Hurricane May Drive Higher Freight Costs

In natural disasters, distribution costs tend to jump as food processors scramble to get trucks and their drivers to show up at their facilities.

September 17, 2018

NEW YORK – The impact of Hurricane Florence on the mid-Atlantic region could force freight costs to rise again, which could be a problem for several food companies, according to a report published in Food Business News

Pending natural disasters tend to provide a net positive to processed food companies because consumers stock up on necessities, according to a report from Credit Suisse; however, distribution costs tend to jump as food processors scramble to get truck drivers to show up at their facilities.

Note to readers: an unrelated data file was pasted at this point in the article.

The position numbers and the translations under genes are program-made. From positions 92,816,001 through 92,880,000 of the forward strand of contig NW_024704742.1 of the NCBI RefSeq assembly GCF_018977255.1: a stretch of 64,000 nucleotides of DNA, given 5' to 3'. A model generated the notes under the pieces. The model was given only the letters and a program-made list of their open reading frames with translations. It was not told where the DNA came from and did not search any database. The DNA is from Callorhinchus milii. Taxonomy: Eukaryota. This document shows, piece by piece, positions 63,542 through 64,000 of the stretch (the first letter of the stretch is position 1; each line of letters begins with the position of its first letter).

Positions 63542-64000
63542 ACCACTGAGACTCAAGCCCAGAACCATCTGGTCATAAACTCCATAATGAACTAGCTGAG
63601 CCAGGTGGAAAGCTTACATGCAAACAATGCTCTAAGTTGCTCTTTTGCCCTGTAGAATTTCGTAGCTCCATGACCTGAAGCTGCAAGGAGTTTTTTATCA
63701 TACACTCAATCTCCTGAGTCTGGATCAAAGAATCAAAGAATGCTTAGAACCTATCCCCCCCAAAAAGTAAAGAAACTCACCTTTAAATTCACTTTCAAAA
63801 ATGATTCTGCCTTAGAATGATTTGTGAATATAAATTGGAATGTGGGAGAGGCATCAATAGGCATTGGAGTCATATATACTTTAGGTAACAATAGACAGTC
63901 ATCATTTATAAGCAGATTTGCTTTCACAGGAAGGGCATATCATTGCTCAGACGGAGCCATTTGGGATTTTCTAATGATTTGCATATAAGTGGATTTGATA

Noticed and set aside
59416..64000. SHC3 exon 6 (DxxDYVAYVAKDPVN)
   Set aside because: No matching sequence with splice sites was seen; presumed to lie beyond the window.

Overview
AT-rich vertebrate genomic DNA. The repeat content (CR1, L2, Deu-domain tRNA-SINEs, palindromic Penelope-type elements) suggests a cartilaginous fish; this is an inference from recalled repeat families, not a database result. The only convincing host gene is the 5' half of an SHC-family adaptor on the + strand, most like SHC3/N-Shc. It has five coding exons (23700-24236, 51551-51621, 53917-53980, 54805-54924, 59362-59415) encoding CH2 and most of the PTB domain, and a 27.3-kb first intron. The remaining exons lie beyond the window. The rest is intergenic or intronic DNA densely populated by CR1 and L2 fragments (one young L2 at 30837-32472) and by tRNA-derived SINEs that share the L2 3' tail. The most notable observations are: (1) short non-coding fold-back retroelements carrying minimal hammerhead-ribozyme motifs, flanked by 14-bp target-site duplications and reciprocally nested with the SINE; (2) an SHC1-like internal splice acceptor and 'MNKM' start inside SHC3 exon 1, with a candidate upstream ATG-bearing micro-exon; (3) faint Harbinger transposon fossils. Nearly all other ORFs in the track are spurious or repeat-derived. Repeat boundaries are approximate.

“We will have a better sense in the next couple of weeks whether Florence causes spot prices for freight to spike and whether it will shape contract rates for next year,” Robert Moskow, research analyst with Credit Suisse, wrote in the report.

“[Some] companies responded to last year’s storm-related freight inflation by locking into contracts with a broader set of freight suppliers to help reduce their exposure to the spot markets going forward, but this doesn’t fully insulate them from market volatility,” he noted.

Campbell Soup Co. made plans to temporarily halt production at its Maxton, North Carolina, soup processing facility during the storm. The company also took steps to pre-ship some truckloads of product to major customers along the East Coast before freight lanes heading east were shut down.

NACS published a special “Convenience Matters” podcast on Friday to answer some key fueling-related questions that have been asked related to the impact of Florence.  NACS also has a link on its homepage to the Red Cross for those interested in making donations to support relief efforts.